There is no doubt that many of the ideas and terms first introduced in the Yi Jing play significant roles in Neo-Confucian thinking on many subjects. This past semester, as one of the four stage-setting class sessions that came at the beginning of my course on Neo-Confucianism, I introduced the core text of the Yi Jing, discussed some specific hexagrams with my students, and then we performed a divination in class. After discussing the results of the divination, we ended with discussion of key parts of the Great Appendix (the Xici Zhuan). It was a great experience – the divination was particularly memorable for all of us – and the rudimentary grasp of the Yi Jing that it provided served us well repeatedly later in the class.
There are many translations of the Yi Jing available. For the purposes of my class, I found that Lynn’s translation (The Classic of Changes; Columbia, 1994) worked well. It distributes most of the commentaries so the relevant portions are together with the hexagram on which they comment, and I also found its inclusion of Wang Bi’s inter-linear commentary to be useful to myself and to students. Since this came at the beginning of the course, it would have been premature to make much use of commentaries by Cheng Yi, Zhu Xi, or other Neo-Confucians at this point.
Our engagement with the text proceeded through four phases.
First is basic orientation to the text. This can be done either through reading or lecture. If the latter (which is what I did), I recommend that the lecture take place at the end of the class before students actually read the text itself, otherwise there is a strong likelihood they will simply be mystified. (Some mystification is unavoidable and even desirable, but complete confusion is counter-productive.) In preparing my short lecture for the students, I found the following useful:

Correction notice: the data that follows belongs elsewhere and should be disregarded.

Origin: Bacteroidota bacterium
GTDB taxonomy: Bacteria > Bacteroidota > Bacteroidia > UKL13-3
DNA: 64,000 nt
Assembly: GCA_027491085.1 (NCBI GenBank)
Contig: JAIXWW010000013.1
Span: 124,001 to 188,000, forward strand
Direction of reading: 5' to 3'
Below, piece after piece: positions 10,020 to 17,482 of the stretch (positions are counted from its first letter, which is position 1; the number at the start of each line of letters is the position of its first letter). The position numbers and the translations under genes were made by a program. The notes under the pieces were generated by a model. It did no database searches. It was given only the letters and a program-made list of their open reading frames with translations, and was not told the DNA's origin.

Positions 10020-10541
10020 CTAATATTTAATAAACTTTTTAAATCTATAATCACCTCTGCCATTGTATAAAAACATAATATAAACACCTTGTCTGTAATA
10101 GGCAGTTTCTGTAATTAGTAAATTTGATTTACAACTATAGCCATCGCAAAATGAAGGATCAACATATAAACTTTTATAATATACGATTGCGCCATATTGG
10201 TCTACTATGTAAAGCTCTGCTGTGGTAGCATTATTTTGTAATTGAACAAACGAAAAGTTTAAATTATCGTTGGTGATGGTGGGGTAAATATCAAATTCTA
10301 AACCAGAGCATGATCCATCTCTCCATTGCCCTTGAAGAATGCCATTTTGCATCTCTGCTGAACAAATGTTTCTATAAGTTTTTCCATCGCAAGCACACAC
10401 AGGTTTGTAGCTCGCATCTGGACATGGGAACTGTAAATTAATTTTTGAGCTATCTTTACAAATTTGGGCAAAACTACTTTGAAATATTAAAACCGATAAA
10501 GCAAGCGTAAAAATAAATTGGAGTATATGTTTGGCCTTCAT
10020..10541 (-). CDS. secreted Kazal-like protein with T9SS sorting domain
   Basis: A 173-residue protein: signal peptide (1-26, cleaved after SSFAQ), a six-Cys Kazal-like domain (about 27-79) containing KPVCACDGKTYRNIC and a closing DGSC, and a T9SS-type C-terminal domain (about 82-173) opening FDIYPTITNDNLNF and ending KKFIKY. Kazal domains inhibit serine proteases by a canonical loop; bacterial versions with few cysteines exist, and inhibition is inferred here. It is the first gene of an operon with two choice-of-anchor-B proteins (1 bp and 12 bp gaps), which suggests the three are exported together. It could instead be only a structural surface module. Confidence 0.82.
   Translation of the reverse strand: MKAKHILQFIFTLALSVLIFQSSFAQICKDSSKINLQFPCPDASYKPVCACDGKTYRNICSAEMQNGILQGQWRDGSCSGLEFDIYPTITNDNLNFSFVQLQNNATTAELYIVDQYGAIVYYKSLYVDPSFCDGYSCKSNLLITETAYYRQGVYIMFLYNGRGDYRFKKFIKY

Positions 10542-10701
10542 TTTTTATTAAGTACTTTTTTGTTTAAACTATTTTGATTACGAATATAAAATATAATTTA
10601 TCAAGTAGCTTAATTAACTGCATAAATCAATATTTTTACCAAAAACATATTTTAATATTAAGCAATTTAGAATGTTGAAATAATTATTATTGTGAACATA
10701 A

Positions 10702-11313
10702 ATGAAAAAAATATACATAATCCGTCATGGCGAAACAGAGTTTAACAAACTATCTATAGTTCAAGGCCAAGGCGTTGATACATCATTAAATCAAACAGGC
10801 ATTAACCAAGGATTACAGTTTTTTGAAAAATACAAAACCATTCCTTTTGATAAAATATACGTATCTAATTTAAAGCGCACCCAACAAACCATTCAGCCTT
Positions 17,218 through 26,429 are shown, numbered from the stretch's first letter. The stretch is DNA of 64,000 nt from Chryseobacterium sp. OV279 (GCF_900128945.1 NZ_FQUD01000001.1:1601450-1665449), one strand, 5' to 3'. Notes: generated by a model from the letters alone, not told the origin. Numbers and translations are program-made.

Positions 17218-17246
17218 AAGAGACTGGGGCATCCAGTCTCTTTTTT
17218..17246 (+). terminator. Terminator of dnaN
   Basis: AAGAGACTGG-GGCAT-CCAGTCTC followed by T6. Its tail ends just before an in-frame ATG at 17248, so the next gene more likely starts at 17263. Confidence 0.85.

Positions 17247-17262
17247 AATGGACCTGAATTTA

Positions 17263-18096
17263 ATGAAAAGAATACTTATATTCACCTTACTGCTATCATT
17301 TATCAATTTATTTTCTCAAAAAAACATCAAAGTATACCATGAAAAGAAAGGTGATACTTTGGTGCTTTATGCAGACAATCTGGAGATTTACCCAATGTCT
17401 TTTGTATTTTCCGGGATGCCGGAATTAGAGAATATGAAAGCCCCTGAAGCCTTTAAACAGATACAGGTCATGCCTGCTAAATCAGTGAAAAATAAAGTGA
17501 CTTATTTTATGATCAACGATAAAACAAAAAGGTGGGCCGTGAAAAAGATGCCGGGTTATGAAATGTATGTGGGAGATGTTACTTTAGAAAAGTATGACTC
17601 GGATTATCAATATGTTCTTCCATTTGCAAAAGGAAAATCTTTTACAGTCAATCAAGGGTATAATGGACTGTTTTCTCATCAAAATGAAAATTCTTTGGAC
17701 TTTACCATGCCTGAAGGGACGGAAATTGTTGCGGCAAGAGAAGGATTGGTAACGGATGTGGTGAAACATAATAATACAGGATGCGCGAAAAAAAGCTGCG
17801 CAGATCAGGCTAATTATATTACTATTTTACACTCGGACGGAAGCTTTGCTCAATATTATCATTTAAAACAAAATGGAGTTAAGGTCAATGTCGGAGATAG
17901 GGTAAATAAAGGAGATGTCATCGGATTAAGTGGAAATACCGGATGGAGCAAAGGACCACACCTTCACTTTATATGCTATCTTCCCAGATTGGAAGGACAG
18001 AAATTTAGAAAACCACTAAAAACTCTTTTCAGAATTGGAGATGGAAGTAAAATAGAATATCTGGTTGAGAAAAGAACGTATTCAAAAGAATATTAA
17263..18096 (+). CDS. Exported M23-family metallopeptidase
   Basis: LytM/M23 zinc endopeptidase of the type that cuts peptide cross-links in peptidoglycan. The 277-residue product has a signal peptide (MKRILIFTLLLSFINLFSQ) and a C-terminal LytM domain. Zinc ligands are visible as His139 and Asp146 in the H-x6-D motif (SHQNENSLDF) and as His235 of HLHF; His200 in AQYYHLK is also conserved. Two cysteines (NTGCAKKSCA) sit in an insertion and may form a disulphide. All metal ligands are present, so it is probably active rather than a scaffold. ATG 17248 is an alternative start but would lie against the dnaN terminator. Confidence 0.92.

- Lynn’s “Introduction” to his edition of the text
- Redmond and Hon, Teaching the I Ching (Oxford, 2014), especially chapters 1 (“Divination: Fortune Telling and Philosophy”) and 11 (“Readers Guide”)
- Smith, The I Ching: A Biography (Princeton, 2012)
More specialized books on Neo-Confucianism are also useful for the instructor, but most of this material is too much to lay on the students this early in the course:
- Smith et. al., Sung Dynasty Uses of the I Ching (Princeton, 1990)
- Chu Hsi (Adler, trans.), Introduction to the Study of the Classic of Change (Global Scholarly Publications, 2002)
- Hon, The Yijing and Chinese Politics (SUNY, 2005)
The key at this point is to explain basic notions like yin and yang, the structure and composition of the hexagrams, and how the various commentaries function.
Stage two is to dig into a few hexagrams together. I chose #48 (“The Well”) and #49 (“Radical Change”) more-or-less at random, but found that they worked well, illustrating many of the concepts at the core of the text’s functioning.
Stage three is to conduct an actual divination. Both Lynn and Redmond & Hon give helpful information on how to do this. I recommend following the latter’s advice and making a ritual out of it: carefully formulating a question (possibly the students have prepared potential questions in advance), making sure the diviner is facing north, engaging in some silent preparation before casting the coins, etc. After we had a result, I was able to use my university’s electronic version of the Lynn translation to project the given hexagram on a screen at the front of the room for all to see, since the students did not have full copies of the book at their disposal. We then read and discussed the result together, including attending to the consequences of “old” (or moving) lines and the attendant transformations.
Stage four is to read and discuss at least some parts of the Great Appendix, whether from Lynn’s edition or another (since I was using Tiwald and Van Norden’s Readings in Later Chinese Philosophy, I was able to assign its version).
Taken together, this class session gave all of us a way of grasping the idea of an interdependent, dynamic cosmos that far surpassed merely being told that the Neo-Confucians drew on earlier ideas of “interdependent, dynamic cosmos.” The divination was especially effective, because we inevitably were encouraged to look at our own world in something like this same way, which helped the students begin to think their way into the worldview of the Neo-Confucians.